Food Safety

E. coli outbreak in Germany: Source now undefined

Death count has risen to 22 people, according to the latest information from the BBC.

Image source: FDA.
On May 27th, the European Commission (EC), through its Rapid Alert System for Food and Feed (RASFF), notified its 27 member states about one of the potential sources responsible for the STEC (shiga toxin-producing E.Coli) outbreak affecting primarily Germany and, to a smaller degree, four other member states.

The German authorities had informed the Commission earlier that they identified organic cucumbers from two provinces of Spain (Almeria and Malaga) as a potential source of the STEC toxin. They also suspected a batch of cucumbers originating in the Netherlands and traded in Germany, and this batch is still under investigation.

On June 1st, according to a news update from the BBC, German researchers are still trying to identify the source of the deadly E. coli outbreak after Spanish cucumbers were found not to have the lethal strain of E. coli.

According to May 27 news from the EC’s RASFF, the E. Coli outbreak was responsible for two deaths in Germany, while a total number of 214 cases had been recorded there, almost seven out of 10 (68%) concern women. Sweden had reported 10 cases, Denmark four, the UK three and the Netherlands one. The outbreak has affected mainly the Hamburg area, while most of the cases reported outside Germany concern either German nationals visiting the other affected Member States or persons who had been visiting Germany.

Updated information (June 2nd) from the BBC indicates the E. coli strain has killed 22 people-21 in Germany and one in Sweden. In Sweden, 41 people have contracted the E. coli infection with 15 developing hemolytic-uremic syndrome (HUS), which causes kidney problems and is potentially fatal. According to the BBC, Germany’s Robert Koch Institute has confirmed 520 cases of HUS in Germany.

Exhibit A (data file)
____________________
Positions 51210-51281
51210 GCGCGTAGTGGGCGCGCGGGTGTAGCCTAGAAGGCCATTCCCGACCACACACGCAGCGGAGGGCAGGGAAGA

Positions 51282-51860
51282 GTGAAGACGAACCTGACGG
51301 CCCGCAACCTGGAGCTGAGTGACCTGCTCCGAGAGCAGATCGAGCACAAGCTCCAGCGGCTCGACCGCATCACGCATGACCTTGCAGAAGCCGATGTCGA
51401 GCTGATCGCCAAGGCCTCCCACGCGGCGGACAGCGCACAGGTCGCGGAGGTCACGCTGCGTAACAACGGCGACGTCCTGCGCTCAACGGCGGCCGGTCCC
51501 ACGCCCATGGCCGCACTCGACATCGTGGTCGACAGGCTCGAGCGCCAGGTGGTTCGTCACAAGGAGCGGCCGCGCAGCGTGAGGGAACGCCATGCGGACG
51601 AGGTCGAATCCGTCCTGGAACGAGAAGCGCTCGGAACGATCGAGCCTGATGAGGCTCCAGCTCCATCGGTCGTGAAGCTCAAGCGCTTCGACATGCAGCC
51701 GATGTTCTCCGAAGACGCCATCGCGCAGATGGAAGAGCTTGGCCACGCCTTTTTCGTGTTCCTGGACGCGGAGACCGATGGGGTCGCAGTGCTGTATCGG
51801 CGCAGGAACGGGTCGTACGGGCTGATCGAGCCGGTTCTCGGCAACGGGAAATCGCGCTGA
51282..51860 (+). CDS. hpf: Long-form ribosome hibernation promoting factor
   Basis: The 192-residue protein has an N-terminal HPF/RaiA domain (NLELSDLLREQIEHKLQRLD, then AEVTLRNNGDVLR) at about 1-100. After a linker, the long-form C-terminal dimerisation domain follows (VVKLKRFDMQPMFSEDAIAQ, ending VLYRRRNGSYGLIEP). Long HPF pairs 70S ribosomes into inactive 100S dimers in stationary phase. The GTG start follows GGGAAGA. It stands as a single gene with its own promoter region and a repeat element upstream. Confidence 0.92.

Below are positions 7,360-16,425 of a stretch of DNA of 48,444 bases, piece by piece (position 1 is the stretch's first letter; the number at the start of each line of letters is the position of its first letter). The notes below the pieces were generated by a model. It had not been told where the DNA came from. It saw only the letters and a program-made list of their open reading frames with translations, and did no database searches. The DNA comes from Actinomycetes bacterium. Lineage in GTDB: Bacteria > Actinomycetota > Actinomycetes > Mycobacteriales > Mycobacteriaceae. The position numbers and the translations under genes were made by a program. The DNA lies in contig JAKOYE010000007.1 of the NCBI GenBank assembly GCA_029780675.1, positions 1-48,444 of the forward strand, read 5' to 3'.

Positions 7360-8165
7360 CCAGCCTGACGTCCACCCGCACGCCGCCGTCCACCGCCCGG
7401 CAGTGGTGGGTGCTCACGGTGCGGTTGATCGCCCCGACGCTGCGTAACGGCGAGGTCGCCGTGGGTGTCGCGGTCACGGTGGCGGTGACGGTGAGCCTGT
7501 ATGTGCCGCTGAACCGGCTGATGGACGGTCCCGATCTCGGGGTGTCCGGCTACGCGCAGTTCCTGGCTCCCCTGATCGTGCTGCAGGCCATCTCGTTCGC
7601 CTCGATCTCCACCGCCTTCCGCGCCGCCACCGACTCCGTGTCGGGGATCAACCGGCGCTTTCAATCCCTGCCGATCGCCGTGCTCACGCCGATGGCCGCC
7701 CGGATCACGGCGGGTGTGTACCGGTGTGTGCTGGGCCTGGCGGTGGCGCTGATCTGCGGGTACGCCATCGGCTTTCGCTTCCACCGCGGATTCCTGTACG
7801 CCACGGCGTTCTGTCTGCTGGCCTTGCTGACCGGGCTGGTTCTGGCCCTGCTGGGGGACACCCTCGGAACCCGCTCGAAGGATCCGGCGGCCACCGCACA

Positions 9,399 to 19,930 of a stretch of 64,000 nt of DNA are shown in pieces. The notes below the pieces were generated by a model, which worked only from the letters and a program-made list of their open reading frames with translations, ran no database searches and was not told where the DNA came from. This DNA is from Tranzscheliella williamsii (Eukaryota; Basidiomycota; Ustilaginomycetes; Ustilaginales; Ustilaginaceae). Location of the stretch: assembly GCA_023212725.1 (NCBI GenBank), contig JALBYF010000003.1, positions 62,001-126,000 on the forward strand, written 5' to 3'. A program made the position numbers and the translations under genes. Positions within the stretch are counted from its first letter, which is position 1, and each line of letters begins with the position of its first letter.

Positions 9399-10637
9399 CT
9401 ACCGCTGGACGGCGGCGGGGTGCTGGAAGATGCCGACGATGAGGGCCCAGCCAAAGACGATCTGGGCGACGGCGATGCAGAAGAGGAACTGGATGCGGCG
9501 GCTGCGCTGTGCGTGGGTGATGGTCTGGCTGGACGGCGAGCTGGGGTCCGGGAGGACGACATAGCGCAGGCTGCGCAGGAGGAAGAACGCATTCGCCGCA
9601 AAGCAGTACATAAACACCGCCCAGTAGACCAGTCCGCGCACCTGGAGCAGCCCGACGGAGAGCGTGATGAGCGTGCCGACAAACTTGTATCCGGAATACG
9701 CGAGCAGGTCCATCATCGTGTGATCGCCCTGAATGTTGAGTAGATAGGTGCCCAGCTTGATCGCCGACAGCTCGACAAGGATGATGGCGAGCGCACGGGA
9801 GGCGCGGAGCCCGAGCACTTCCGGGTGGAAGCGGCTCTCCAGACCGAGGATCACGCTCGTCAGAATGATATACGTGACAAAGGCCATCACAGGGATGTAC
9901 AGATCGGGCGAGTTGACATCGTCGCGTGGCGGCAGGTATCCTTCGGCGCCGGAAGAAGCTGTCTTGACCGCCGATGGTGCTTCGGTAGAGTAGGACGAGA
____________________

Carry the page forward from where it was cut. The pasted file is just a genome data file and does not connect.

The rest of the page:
According to a June 1st statement from the European Centre for Disease Prevention and Control, the source of the outbreak is under investigation, but contaminated food seems the most likely vehicle of infection. There is currently no indication that raw milk or meat is associated with the outbreak. The outbreak has been attributed to E. coli O104:H4-not the O157 serotype that has been common in the US. Most cases are from, or have a history of travel to the North of Germany (mainly Schleswig-Holstein, Lower Saxony, North-Rhine-Westfalia and Hamburg). Within the EU, Sweden, United Kingdom, the Netherlands, Denmark and Spain have reported cases of HUS, related to the ongoing outbreak, reports the European agency.

Meanwhile, the Spanish government has demanded compensation for the affected Spanish growers, whose products now seem to be given a clean bill-of-health, according to the BBC.

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